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Clarke County, Iowa

Clarke County is a county located in the U. S. state of Iowa. As of the 2010 census, the population was 9,286; the county seat is Osceola. The county was formed in January 1846, one of twelve counties established by legislative action in a comprehensive act, it was named for a Governor of the Iowa Territory. The first courthouse for Clarke County was a wood frame two–story structure in Osceola. In 1883 it was replaced with a brick structure on former park area in the town square. By the 1950s this building was insufficient, the present modern structure was completed in 1956, it was added to the National Register of Historic Places in 2018. According to the US Census Bureau, the county has a total area of 432 square miles, of which 431 square miles is land and 0.6 square miles is water. Decatur County Lucas County Madison County Union County Warren County Interstate 35 - runs north-south through central Clarke County, passing Osceola U. S. Highway 34 - runs est-west through central Clarke County, passing Osceola U.

S. Highway 69 - enters northeastern Clarke County, runs southwest to Osceola south to south line of county Iowa Highway 152 - a short route north of Osceola, runs southeast–northwest to connect I-35 and US-34 The 2010 census recorded a population of 9,286 in the county, with a population density of 21.545/sq mi. There were 4,086 housing units; as of the census of 2000, there were 9,133 people, 3,584 households, 2,498 families residing in the county. The population density was 21 people per square mile. There were 3,934 housing units at an average density of 9 per square mile; the racial makeup of the county was 96.64% White, 0.11% Black or African American, 0.33% Native American, 0.35% Asian, 0.03% Pacific Islander, 1.96% from other races, 0.58% from two or more races. 4.04 % of the population were Latino of any race. There were 3,584 households out of which 32.10% had children under the age of 18 living with them, 57.80% were married couples living together, 8.30% had a female householder with no husband present, 30.30% were non-families.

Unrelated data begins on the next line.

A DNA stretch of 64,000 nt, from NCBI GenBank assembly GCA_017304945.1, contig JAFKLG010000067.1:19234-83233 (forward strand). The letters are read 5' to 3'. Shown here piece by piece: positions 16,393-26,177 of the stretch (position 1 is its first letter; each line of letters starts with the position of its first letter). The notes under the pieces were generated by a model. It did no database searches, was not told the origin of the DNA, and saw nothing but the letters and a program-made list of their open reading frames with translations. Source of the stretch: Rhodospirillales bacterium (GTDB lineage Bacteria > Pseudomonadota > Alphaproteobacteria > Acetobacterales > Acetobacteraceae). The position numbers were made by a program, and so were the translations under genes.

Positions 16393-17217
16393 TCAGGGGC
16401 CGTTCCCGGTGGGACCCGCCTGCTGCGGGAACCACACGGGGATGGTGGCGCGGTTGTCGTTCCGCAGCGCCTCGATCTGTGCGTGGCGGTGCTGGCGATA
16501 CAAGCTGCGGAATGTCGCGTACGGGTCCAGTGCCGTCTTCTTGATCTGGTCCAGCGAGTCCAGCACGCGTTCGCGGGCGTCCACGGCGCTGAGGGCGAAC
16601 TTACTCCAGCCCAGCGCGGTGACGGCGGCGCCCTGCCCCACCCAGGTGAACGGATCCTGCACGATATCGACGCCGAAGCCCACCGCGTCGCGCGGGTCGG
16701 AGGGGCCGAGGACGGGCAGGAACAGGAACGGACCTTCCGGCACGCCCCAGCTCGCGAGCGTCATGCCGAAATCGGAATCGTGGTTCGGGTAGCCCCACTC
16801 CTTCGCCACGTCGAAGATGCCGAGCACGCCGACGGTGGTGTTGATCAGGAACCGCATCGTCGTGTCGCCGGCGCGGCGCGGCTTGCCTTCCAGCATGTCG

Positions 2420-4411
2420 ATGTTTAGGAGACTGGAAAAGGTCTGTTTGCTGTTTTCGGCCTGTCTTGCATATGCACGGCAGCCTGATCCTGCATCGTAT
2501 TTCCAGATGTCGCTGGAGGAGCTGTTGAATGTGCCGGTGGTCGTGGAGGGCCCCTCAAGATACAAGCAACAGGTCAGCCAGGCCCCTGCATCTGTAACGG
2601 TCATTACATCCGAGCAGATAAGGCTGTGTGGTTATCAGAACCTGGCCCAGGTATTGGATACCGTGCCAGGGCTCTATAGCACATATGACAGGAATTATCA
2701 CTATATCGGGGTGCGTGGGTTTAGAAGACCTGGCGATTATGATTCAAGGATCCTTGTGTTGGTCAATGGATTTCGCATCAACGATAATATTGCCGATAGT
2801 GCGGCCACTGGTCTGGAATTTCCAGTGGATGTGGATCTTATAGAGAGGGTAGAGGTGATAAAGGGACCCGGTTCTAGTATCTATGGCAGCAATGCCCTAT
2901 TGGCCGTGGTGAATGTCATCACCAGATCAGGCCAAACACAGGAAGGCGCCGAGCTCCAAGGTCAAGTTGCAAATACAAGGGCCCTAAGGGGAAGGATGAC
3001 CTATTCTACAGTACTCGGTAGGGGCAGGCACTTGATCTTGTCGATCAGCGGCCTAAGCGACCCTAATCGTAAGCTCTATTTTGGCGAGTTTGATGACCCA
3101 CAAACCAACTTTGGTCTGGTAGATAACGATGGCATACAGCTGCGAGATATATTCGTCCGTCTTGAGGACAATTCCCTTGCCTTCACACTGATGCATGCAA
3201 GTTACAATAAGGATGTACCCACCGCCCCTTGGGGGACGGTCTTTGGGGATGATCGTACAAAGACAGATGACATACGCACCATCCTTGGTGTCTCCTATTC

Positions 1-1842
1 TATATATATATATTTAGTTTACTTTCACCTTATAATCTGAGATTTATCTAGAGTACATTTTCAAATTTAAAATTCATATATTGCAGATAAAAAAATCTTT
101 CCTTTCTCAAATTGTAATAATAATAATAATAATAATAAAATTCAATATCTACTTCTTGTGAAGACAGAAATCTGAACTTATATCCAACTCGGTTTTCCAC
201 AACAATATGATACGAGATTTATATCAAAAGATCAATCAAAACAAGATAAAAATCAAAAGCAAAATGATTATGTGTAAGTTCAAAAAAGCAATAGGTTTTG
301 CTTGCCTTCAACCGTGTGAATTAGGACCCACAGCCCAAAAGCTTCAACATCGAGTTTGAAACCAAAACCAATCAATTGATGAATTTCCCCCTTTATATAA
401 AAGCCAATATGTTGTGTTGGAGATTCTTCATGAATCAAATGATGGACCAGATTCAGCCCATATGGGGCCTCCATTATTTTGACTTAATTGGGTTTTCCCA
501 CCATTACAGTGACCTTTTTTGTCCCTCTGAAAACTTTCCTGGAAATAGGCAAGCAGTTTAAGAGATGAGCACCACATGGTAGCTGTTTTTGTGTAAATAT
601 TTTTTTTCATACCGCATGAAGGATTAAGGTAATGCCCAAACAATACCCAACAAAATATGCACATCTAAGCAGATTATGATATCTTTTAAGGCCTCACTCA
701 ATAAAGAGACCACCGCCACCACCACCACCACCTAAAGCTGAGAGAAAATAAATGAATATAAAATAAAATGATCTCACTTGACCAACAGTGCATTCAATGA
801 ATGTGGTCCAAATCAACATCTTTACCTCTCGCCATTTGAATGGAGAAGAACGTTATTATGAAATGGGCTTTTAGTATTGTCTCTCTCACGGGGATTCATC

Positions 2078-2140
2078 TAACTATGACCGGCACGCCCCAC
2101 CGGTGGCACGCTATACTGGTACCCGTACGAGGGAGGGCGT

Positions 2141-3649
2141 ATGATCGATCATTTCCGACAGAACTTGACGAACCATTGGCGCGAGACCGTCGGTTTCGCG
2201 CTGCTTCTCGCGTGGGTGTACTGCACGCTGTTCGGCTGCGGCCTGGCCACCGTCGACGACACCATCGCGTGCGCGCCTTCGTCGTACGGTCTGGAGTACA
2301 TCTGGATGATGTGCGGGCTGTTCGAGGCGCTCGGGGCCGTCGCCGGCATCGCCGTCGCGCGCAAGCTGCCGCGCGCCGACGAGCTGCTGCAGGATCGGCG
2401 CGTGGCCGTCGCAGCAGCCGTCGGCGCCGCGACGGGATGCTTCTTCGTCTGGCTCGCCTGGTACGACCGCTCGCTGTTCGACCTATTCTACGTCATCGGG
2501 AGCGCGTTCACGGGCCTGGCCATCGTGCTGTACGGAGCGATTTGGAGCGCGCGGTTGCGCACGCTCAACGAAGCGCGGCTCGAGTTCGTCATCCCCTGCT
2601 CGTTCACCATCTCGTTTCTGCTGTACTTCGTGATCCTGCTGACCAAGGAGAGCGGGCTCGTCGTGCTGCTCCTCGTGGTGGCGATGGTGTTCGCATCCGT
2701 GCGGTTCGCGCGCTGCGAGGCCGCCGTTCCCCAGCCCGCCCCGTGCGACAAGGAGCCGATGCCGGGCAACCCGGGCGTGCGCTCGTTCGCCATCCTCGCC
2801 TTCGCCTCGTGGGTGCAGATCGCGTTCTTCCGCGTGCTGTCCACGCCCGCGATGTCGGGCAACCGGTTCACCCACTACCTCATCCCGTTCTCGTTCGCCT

25.90% of all households were made up of individuals and 13.30% had someone living alone, 65 years of age or older. The average household size was 2.50 and the average family size was 3.01. In the county, the population was spread out with 26.30% under the age of 18, 7.60% from 18 to 24, 26.50% from 25 to 44, 22.50% from 45 to 64, 17.10% who were 65 years of age or older. The median age was 39 years. For every 100 females there were 97.00 males. For every 100 females age 18 and over, there were 94.00 males. The median income for a household in the county was $34,474, the median income for a family was $42,171. Males had a median income of $29,648 versus $20,522 for females; the per capita income for the county was $16,409. About 6.20% of families and 8.50% of the population were below the poverty line, including 12.10% of those under age 18 and 7.70% of those age 65 or over. The population ranking of the following table is based on the 2010 census of Clarke County.† county seat Prior to 1988, Clarke County was a Republican-leaning swing county, only failing to back the national winner four times between 1896 & 1984.

The county was reliably Democratic from 1988 to 2012, but made a 29.5 point swing to back Donald Trump in 2016. National Register of Historic Places listings in Clarke County, Iowa Clarke County website

Thornton-in-Craven railway station

Thornton-in-Craven railway station was a railway station that served the small village of Thornton-in-Craven in North Yorkshire England. It was built by the Leeds and Bradford Extension Railway and opened in 1848, it was known as Thornton with the in-Craven section not being added to the name until 1937. Situated on the edge of the village and below it, the station closed in 1970, having avoided earlier closure proposals in 1959 and the Beeching Axe of 1963; the closure notice for the villages' railway station was met with indifference as it was pointed out by residents that the bus service was frequent and reliable and the railway station was remote from the village. The service had been poor in latter years, with just two eastbound and four westbound trains calling each weekday and no calls at all on a Sunday; the last trains ran on Sunday 1 February 1970, with the line closing the next day, Monday 2 February. The track through the station was lifted that year and the main building on the westbound platform demolished by 1973.

The former station house survived demolition and is now owned. The railway between Colne and Skipton is proposed for re-opening to enable a cross-Pennine service and allow residents access to Leeds within one hour; this campaign is being promoted by SELRAP One of the scoping reports commissioned by SELRAP notes that between Colne and Skipton, there would be only two intermediate stations at Foulridge and Earby. Thornton-in-Craven does not appear as a proposal for reopening. pictures

Swarnadhisvara Siva Temple